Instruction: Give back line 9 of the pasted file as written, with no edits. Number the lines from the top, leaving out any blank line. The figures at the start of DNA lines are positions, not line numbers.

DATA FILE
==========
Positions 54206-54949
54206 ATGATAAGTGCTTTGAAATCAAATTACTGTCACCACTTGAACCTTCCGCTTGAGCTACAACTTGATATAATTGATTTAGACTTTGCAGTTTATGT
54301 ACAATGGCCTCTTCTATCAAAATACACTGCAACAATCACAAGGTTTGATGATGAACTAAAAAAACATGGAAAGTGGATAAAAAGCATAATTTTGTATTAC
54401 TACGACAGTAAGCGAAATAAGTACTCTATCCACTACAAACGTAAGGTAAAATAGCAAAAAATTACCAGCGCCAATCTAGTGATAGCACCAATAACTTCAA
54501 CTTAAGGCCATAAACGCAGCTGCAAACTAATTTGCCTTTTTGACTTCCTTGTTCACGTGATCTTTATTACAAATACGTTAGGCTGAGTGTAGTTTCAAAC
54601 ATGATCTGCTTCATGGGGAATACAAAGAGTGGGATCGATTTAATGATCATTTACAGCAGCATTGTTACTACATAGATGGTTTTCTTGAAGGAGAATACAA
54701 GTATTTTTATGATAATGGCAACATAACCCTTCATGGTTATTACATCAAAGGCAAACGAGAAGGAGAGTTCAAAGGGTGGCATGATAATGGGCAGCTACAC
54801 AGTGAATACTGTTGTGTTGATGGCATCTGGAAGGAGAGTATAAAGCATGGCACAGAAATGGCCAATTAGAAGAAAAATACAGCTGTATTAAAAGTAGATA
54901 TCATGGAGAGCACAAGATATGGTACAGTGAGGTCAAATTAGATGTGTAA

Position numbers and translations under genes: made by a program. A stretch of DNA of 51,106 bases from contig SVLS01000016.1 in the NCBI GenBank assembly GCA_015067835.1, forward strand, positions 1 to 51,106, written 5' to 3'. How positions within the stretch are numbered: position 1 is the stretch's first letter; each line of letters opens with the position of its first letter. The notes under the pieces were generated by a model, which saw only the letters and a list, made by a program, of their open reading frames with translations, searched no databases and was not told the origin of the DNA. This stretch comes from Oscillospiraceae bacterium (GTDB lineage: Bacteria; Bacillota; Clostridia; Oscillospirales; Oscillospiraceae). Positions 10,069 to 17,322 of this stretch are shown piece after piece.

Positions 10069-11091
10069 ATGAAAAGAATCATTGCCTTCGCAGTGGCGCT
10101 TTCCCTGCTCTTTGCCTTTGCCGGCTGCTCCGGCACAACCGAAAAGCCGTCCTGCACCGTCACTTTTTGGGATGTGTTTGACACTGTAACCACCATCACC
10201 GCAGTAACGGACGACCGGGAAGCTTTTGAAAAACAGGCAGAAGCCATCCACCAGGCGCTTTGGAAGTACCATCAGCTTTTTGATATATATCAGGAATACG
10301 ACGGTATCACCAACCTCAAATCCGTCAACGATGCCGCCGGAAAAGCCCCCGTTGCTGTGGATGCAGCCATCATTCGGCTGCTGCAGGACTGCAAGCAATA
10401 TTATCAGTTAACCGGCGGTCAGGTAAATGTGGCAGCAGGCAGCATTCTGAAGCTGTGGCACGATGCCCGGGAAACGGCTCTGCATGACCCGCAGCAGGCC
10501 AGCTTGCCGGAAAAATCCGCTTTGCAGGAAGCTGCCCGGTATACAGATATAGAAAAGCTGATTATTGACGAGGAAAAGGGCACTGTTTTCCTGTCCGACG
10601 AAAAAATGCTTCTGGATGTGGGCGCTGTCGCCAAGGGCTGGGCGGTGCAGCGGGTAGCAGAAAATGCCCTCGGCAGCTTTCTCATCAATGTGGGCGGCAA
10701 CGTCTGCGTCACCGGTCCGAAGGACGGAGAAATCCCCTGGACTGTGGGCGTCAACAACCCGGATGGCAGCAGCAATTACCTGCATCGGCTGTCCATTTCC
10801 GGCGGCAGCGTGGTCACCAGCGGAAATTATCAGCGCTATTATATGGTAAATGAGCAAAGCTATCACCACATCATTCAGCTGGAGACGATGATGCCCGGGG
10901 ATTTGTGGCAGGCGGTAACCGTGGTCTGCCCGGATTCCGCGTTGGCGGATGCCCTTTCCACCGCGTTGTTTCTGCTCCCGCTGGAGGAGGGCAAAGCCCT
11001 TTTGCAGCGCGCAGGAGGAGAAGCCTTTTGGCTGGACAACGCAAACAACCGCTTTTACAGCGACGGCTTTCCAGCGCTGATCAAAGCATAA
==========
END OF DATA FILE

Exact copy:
54901 TCATGGAGAGCACAAGATATGGTACAGTGAGGTCAAATTAGATGTGTAA